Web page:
The important properties are:
The Pythagorean theorem (which is really our definition of distance as discussed below).
The addition theorems which are expressions for $\mathrm{sin}(a+b)$ and $\mathrm{cos}(a+b)$ .
The half angle theorem (a consequence of the previous two).
All trigonometric functions depend only on the angle mod $2\pi $ .
The law of sines: in the triangle ABC, the ratio of the length AB and AC is the ratio of the sines of the opposite angles: $\frac{AB}{AC}=\frac{\mathrm{sin}C}{\mathrm{sin}B}$ . This is just the fact that both $AB\mathrm{sin}B$ and $AC\mathrm{sin}C$ are equal to AH.
The law of cosines. (see Exercise 3.5 )
The coordinates of the point on the unit circle at angle $\theta $ with center at the origin are ( $\mathrm{cos}\theta ,\mathrm{sin}\theta $ ) which means $y=\mathrm{sin}\theta ,x=\mathrm{cos}\theta $ .
The tangent line to a circle with center at the origin through $(x,y)$ is perpendicular to the line from the center to $(x,y)$ and points toward the $y$ axis in the first quadrant. Its direction is given by ( $\mathrm{sin}\theta ,\mathrm{cos}\theta $ ).
All properties follow from the differential properties of the sine.
For the moment we assume
Then using
We get
These two statements combine to tell us that if we differentiate $\mathrm{sin}x$ twice we get $\mathrm{sin}x$ ; differentiating three times yields $\mathrm{cos}x$ , and four times brings us back to where we started from with $\mathrm{sin}x$ .
And we have $\mathrm{cos}0=1,\mathrm{sin}0=0$ .
And so we have $\mathrm{sin}0=0,(\mathrm{sin}0)\text{\'}=1,\mathrm{sin}(0)"=0,\mathrm{sin}(0)"\text{\'}=1$ and further derivatives repeat as (from the start 0 1 0 1 0 1 0 1 0 1 0 1, etc) at argument 0.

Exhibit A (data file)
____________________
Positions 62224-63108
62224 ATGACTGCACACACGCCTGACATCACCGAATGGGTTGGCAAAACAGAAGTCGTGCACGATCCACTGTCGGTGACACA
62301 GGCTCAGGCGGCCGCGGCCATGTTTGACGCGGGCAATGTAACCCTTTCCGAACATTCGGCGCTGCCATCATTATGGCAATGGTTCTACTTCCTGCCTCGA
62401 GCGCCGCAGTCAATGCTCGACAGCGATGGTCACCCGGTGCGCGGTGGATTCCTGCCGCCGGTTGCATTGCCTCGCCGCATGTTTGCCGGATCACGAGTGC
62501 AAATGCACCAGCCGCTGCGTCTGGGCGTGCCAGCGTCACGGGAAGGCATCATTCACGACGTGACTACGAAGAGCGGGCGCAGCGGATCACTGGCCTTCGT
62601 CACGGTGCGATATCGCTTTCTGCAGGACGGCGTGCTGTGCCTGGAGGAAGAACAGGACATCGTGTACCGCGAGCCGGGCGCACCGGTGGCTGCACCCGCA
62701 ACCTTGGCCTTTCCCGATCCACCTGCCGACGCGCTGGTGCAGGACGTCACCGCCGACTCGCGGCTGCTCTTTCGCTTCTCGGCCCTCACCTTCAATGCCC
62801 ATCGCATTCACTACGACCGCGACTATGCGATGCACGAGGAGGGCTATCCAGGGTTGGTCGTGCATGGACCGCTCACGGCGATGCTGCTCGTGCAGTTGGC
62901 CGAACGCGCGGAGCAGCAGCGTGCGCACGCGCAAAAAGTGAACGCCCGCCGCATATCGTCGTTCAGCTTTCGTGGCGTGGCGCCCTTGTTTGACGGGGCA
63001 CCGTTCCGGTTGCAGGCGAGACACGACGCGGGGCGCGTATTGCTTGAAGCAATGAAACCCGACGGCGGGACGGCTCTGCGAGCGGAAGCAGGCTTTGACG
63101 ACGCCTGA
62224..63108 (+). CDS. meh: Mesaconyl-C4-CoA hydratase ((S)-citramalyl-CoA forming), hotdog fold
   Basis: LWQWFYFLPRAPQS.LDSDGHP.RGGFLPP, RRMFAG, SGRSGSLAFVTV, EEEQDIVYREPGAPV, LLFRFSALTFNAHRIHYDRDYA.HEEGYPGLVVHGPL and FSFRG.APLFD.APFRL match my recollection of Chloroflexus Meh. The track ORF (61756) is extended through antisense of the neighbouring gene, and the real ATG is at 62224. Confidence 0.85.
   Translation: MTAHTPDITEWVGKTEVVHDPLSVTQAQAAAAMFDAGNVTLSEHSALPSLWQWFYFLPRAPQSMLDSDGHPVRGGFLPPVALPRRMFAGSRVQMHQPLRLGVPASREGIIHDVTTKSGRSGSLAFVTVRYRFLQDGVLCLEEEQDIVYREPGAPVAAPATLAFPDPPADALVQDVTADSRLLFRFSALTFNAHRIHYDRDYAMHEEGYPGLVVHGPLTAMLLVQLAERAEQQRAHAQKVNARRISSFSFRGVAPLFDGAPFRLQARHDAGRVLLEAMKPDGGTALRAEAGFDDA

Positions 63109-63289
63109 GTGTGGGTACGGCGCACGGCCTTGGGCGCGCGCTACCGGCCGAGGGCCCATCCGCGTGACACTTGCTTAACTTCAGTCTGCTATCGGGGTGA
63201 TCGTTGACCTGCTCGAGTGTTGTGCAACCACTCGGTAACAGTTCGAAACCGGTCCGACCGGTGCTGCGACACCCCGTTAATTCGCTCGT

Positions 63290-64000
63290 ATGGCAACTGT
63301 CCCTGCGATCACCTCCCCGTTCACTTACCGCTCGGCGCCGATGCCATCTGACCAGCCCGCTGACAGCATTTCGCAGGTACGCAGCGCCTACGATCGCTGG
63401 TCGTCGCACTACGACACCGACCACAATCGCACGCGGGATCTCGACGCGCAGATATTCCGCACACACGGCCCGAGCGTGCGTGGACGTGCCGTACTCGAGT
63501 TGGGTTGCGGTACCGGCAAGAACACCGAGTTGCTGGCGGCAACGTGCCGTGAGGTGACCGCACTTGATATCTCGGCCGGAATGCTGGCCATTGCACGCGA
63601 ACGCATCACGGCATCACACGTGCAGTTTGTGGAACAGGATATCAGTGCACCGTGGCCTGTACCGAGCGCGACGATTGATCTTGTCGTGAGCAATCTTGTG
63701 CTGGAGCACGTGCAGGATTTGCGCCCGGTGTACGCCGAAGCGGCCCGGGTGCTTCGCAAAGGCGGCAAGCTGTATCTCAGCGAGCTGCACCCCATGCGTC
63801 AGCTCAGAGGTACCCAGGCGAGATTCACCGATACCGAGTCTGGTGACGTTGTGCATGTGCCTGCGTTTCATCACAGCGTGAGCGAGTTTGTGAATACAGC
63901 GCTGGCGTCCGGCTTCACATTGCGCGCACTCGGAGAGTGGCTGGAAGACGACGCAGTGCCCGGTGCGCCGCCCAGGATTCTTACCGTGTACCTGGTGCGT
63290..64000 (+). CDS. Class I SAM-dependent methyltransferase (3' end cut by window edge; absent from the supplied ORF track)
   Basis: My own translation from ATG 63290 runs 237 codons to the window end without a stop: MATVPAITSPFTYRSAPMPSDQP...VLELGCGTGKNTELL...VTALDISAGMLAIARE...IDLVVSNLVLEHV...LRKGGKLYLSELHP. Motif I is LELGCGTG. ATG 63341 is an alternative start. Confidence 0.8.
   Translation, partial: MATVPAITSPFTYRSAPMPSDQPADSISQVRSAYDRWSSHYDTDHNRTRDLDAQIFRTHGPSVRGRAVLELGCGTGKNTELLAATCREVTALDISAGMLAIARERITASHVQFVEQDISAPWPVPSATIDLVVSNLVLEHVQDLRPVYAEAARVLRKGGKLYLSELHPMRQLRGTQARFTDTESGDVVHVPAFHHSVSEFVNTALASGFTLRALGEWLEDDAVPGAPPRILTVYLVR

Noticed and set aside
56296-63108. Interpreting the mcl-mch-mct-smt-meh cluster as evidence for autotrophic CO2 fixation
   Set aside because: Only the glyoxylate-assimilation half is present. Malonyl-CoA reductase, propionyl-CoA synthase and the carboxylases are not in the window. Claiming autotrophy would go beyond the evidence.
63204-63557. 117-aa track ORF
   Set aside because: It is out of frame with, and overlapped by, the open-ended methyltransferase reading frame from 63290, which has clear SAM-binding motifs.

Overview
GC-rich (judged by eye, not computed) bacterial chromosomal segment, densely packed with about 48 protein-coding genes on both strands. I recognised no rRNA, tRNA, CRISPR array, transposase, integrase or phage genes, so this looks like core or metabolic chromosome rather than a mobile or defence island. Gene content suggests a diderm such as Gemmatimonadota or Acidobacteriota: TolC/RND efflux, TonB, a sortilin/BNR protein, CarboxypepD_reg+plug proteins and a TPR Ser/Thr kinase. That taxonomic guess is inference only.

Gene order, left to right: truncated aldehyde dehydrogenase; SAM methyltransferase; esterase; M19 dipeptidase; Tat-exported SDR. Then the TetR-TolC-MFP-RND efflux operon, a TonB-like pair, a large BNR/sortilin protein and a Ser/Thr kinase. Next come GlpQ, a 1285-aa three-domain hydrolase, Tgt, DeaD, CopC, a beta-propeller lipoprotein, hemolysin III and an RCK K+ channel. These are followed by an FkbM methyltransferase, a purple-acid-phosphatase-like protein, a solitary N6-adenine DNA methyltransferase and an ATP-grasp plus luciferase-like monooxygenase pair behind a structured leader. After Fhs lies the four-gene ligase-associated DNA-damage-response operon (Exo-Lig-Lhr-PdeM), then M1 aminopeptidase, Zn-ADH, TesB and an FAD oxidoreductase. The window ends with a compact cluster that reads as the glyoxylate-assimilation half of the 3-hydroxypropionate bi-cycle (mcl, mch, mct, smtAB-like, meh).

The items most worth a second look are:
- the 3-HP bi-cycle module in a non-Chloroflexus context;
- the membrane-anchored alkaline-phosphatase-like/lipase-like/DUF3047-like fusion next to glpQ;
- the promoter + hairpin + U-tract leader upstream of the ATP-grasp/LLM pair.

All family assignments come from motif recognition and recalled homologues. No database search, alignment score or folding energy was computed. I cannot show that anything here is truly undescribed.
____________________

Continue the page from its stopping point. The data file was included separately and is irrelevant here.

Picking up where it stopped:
This information determines a power series formula for the sine of $x$ .
The constant term must be 0; the linear term $x$ , the quadratic term 0 the cubic term $\frac{{x}^{3}}{3!}$ , and continuing around, all the even terms power terms must be 0, and the odd ones must alternate in sign and otherwise be just like those in the series expansion of $\mathrm{exp}x$ .
All this follows because the monomial ${x}^{k}$ has all its derivatives 0 at $x=0$ except the kth which is $k!$ We can therefore read off the power series for sine from the sequence of derivative values at 0.
We get
and similarly
which implies
We can therefore use the properties of the exponential function to deduce the properties of the trigonometric functions.
For example, the addition theorem for sines and cosines can be deduced as follows
Identifying real and imaginary parts of these expressions gives the addition formulae.
Exercises:
2.10 Derive the formulae for $\mathrm{sin}x$ and $\mathrm{cos}x$ in terms of $\mathrm{exp}ix$ and $\mathrm{exp}(ix)$ , that follows from equation (A) above. Solution
2.11 Find expressions for ${\left(\mathrm{sin}\frac{t}{2}\right)}^{2}$ and ${\left(\mathrm{cos}\frac{t}{2}\right)}^{2}$ from the Pythagorean theorem and the cosine addition theorem. Solution
2.12 Set up a spreadsheet to compute the $\mathrm{sin}x$ for any inputed $x$ . How many terms in the $\mathrm{sin}x$ power series expansion do you need to evaluate $\mathrm{sin}.5$ to 8 decimal places? Solution